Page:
h = o = t   +   i = n = k

Pynchon's Live Objects:
Characters as ActiveX

i t seems obvious that Thomas Pynchon has been writing web page code.

What do I base this presumption on? There are a couple of clues, in-text, and out. Pynchon's new book Mason & Dixon, was happily juxtaposed right next to one of the new classics of on-line design, Design Patterns: Elements of Reusable Object-Oriented Software, in the "Internet Bookshop" Bestseller list.

This seredipitious conjunction isn't conclusive, of course. Yet Mason & Dixon itself is full of moments that are embedded like so much ActiveX, hanging in the deep well of Pynchon's implications. There are the two clocks in conversation, the dog that talks, a mechanical duck, a feng shui wizard in the American West, a giant Golem, a severed ear, the lost tribe of Israel living in Delaware, Johnson & Boswell, 1800s-pizza, and the father of our country smoking weed.

However, the crucial thing about all of these interesting items are that they do not act like scenes in a novel. George Washington (and his dancing Sammie Davis Jr. servant, Gershom), isn't a particularly influential or meaningful character. In fact, all of the above named "objects" (and many more) function as merely that -- objects. They do not interact substantially with Mason or his younger sidekick, Dixon. The well that they hang in, it seems, is entirely vacuum. They're lost in space.

Which is yet another indication of the Web-based creation of Pynchon's novel. Web pages aren't meaningful -- ninety-nine percent of the pages out there are random objects that are placed in a vacuous space. Who knows where they go from there? Those ubiquitiously gratitious web counters show how empty of human contact most sites are.

Yet of the million web pages out there, most of them seem to take some vain pride in being Meaningful. Likewise, Mason & Dixon emphasizes Things that are merely things. In typical 18th century style, the Reverend Cherrycoke capitalizes as he goes:

    Below them the lamps were coming on in the Taverns.... the wind was shaking the Plantations of bare trees, the River ceasing to reflect, as it began to absorb, the last light of the Day. ..... The Autumn was well advanc'd, the trees gone to PenStrokes and Shadows in crippl'd Plexity, bath'd in the declining light.
But what does this all mean? As usual with Pynchon, we're not quite sure where to go after mere apprehension of the startling moments he throws out. For more meaningful interaction, the older Mason looks beyond the brave new world he's found himself in. Like the Comet Cultists of our age, Mason looks to the sky, where he sees his dead wife's face in the blast of Halley's Comet across the sky. Dixon looks into more earthly pleasures: he is a surveyor, both of the landscape, and of female flesh, in the person of the fabulous Vroom Sisters.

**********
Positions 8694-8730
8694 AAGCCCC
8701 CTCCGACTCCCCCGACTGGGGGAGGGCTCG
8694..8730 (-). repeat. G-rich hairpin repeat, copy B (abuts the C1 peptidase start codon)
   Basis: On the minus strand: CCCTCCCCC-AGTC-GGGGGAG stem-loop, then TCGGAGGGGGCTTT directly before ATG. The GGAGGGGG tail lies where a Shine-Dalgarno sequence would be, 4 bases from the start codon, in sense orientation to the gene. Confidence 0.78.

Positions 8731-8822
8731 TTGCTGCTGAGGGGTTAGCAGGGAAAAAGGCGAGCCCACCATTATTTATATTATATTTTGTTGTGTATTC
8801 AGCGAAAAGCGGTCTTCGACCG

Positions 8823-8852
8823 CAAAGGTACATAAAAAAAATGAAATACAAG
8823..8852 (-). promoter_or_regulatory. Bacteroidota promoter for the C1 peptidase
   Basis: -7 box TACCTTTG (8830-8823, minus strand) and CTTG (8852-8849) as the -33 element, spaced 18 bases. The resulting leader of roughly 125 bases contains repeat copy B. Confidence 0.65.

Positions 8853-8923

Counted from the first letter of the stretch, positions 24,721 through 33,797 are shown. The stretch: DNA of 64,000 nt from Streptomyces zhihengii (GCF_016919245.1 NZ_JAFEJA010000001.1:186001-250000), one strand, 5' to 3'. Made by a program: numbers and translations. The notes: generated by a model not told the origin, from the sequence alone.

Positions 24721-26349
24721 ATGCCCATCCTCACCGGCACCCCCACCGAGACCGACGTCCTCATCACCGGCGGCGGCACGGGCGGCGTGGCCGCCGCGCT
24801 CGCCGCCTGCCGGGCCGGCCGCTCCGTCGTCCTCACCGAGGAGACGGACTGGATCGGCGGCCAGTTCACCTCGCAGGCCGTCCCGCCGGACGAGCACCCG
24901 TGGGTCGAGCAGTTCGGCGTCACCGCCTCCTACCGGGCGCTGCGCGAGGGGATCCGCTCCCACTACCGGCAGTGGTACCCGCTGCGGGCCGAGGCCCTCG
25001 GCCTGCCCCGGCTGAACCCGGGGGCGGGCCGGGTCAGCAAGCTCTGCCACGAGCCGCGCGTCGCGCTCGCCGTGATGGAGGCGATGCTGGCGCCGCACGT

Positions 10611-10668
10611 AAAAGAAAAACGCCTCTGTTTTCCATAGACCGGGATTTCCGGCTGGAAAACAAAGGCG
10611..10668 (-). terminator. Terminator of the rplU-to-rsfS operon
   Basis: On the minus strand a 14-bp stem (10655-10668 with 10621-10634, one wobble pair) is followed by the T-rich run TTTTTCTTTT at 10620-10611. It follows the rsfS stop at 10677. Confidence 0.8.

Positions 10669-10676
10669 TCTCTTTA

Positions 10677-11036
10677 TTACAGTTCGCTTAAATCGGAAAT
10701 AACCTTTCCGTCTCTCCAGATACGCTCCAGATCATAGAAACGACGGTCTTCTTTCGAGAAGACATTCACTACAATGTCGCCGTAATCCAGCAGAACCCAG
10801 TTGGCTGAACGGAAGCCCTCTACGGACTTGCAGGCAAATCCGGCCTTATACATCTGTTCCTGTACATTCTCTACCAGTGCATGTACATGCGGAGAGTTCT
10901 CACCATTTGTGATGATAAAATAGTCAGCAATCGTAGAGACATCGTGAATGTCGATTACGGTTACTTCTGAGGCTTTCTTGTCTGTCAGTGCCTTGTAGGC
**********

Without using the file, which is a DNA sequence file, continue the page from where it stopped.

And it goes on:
Ultimately, there is no clear direction for Pynchon's characters. They wander in a landscape made of beautiful 18th century language, and fearful implications. The drawing of Mason & Dixon's famous line across the landscape of the American East is one way they attempt to make meaning.

Another way to find some larger truth is Pynchon's listing of various meanings and possibilities. Readers have continuously tried to make sense of Pynchon. Yet the war-blasted London of Gravity's Rainbow is one example of his cities of incredible confusion, full of a million voices all suspecting each other. ("Free French, Lublin, Communists, Varsovian shadow-ministers, ELAS Greeks, kings, republics, pretenders, summer anarchisms" etc., etc., ad nauseum")

The endless Pynchonian lists are catalogues that demonstrate nothing except more confusion. In a prophecy of everything the online world has become, every book in the Pynchon oeuvre is a vast confusion of voices and post-modern accusations. In The Crying of Lot 49, Oedipa saw this clearly when she heard "some unthinkable order of music, many rhythms, all keys playing at once... "

Yet there is a larger impetus behind Pynchon's archaic speechifying -- and the drunken lurchings of the Internet. The years 1766 and 1996 are not so different. Both are subject to what Pynchon once called "an emerging techno-political order that might or might not know what it was doing." America is the possibility of horror, and the promise of salvation.

What is being formed, and divided in every speck of writerly bandwidth, is America itself, "a very Rubbish-Tip for subjunctive Hopes, for all that may yet be true, - Earthly Paradise, Fountain of Youth.... Christ's Kingdom, ever behind the sunset.... tied in, back into the Net-Work of Points already known." Mason & Dixon's Web-like vision of an America endlessly divided may be our future. By moving back into the past to write this book, Pynchon seems to make his novel an obvious parable for moving in time. In real life, we move in the opposite direction. This is one future; but is it a future we want to live in?

--   Ned Hayes


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